The Pages of Time Mother Daughter Book Club at the Winterthur Museum, Garden & Library takes place on the first Thursday of every month, November through May, from 6-8pm. The program is presented as a series, so the experience continues over the 7 months period. This is a multi-user program, and all mothers and daughters must read the books ahead of time. Each meeting starts with an opening ice-breaker activity followed by a discussion of the book by a different mother-daughter pair each month. The multi-modal program concludes with a snack and a fun, playful craft activity that relate to the book in some way. The books used in the program span the same period of history as the Museum’s distinctive collection (ranging from pilgrims to the Oregon Trail).
Staff members lead and facilitate the first month’s meeting as a model for the mother-daughter pairs who will lead subsequent meetings. Hopefully, involving the children and adults in this way this helps staff members to maintain engagement throughout the duration of the program.
Since both the mother and daughter are required to read the book each month, the group has great opportunity for conversations across generations. Staff members encourage the mother-daughter pairs to come up with their questions and talking points for the book discussions together. Adults generally don’t have a problem participating; the moms enjoy these books just as much, if not more than their daughters. Staff sometimes limit adult participation to maintain a multi-generational balance.
Location and Setting
Since this program takes place from 6-8 pm and is after closing hours, staff members have chosen to use a location on their site that is not attached to the Museum. This eliminates the need for any extra security staff during the program and provides accessible parking. There is a parking lot located right next to this building eliminating the need for the typical shuttle that takes visitors from the Visitor Center to the Museum. The one downside of this choice is that they are not at the Museum where the relevant collection pieces are located. To help with that, staff bring over as many authentic objects from the teaching collection as possible and substitute with pictures as needed.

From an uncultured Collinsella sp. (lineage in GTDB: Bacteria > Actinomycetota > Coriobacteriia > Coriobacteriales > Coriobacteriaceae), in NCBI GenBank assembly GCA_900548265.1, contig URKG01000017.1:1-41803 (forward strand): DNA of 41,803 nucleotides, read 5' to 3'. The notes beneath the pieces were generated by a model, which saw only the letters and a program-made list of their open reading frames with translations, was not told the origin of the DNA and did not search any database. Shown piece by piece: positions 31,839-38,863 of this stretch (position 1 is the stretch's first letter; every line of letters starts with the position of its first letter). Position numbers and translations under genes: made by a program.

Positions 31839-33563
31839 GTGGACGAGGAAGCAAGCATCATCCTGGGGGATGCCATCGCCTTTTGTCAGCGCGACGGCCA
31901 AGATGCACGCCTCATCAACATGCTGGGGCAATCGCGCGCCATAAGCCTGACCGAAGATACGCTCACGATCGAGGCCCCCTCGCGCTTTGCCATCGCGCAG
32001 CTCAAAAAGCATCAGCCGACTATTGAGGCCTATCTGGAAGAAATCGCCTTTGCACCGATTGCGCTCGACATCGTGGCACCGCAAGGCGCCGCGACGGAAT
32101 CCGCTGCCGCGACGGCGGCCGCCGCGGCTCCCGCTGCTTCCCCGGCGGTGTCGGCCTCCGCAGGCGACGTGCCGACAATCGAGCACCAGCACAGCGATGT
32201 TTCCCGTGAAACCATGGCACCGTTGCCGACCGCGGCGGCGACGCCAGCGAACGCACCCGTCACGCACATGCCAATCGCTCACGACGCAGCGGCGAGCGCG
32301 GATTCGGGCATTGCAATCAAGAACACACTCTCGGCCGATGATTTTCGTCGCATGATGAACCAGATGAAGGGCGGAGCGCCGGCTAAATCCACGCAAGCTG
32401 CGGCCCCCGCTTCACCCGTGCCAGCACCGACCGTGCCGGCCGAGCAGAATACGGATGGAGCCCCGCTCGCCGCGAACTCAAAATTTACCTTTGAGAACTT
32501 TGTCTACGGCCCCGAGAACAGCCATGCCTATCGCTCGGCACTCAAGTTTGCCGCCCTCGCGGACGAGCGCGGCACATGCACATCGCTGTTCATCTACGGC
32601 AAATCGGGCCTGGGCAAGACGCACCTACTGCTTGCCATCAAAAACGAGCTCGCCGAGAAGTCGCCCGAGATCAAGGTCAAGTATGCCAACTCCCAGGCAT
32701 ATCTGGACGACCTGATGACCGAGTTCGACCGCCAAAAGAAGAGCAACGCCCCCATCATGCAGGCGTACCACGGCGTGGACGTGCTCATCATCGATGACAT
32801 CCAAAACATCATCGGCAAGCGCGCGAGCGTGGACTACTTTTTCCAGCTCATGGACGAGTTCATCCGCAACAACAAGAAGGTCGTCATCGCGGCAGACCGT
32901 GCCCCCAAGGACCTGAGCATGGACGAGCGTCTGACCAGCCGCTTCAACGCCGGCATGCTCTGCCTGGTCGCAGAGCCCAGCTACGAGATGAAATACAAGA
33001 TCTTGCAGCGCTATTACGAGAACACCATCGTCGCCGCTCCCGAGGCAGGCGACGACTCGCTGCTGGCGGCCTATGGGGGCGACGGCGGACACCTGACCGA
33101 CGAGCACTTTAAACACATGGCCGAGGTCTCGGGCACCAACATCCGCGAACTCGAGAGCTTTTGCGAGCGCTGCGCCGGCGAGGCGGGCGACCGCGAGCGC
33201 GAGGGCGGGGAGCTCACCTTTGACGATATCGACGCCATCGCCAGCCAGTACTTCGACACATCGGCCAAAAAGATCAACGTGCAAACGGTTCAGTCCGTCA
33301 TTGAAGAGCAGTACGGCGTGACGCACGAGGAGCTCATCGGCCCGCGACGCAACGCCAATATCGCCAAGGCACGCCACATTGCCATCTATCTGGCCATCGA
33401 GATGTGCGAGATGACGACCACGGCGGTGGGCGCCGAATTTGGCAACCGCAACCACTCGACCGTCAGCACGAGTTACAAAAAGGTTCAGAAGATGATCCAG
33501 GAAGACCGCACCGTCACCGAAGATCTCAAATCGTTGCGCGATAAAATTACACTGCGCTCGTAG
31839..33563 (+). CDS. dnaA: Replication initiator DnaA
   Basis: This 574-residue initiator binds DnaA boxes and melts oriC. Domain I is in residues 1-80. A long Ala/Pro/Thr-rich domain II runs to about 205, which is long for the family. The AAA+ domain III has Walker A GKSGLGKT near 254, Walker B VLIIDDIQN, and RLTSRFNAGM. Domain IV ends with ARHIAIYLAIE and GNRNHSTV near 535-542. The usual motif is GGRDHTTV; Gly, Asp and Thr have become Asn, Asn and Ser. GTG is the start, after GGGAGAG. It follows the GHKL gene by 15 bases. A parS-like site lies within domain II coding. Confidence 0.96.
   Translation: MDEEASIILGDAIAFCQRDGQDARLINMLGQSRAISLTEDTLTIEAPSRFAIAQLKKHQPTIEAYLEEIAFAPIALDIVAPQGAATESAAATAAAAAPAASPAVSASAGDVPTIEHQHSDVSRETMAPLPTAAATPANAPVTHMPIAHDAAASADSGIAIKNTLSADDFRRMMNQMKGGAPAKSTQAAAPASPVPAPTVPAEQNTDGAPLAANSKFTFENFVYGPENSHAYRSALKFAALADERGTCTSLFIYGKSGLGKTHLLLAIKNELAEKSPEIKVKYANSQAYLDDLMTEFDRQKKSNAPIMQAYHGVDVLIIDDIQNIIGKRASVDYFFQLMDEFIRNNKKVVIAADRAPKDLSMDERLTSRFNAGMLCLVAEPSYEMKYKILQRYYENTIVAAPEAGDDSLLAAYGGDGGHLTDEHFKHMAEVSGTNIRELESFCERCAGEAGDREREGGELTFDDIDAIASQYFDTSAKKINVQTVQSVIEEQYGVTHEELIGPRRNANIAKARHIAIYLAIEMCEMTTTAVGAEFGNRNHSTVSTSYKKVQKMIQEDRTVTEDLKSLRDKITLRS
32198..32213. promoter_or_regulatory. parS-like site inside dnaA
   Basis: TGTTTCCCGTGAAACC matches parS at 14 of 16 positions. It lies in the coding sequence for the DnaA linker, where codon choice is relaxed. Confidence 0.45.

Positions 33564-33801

Program Goals and Outcomes
The goals of the program are to help participants develop a fuller understanding of the history of the United States, as well as develop an interest in history and reading. Since the history that the program covers spans the history of the Museum’s collection, staff members are also providing authentic and distinctive background information from the collection. Staff members hope to engage some new families with Winterthur through this program, as well as strengthen the connection with families who already visit the site. Many of the book club participants have gone on to participate in other Museum programs, such as the teen volunteer program.
The program has evolved over the past 9 years. In the beginning there were larger changes from year to year, but now, there is a system in place. New staff members are facilitating the program which is a good way to keep the program fresh. One strength of the program is that staff members allow the mother-daughter pairs to be the facilitators, and in some ways, the content creators. While staff members have chosen the stories ahead of time, there are multiple outcomes because each year the discussion and activities will change. Staff members don’t generally change the books from year to year, meaning that the program is easily replicated from year to year and extremely sustainable. Though this does mean participants usually participate for one year, there have been mothers who return with younger daughters.
Tips and Advice
If other museums are interested in replicating this program, the staff at Winterthur suggests utilizing elements from your other school and family programs. Once you find something that works, stick with it! Another key point in the success of this program is requiring some work on the part of the mother-daughter pairs. It helps if they are invested and committed to the group and to the discussion, as this creates a richer experience for everyone involved.
Special thanks to Megan Millman, Program Assistant at the Winterthur Museum, Garden & Library http://www.winterthur.org/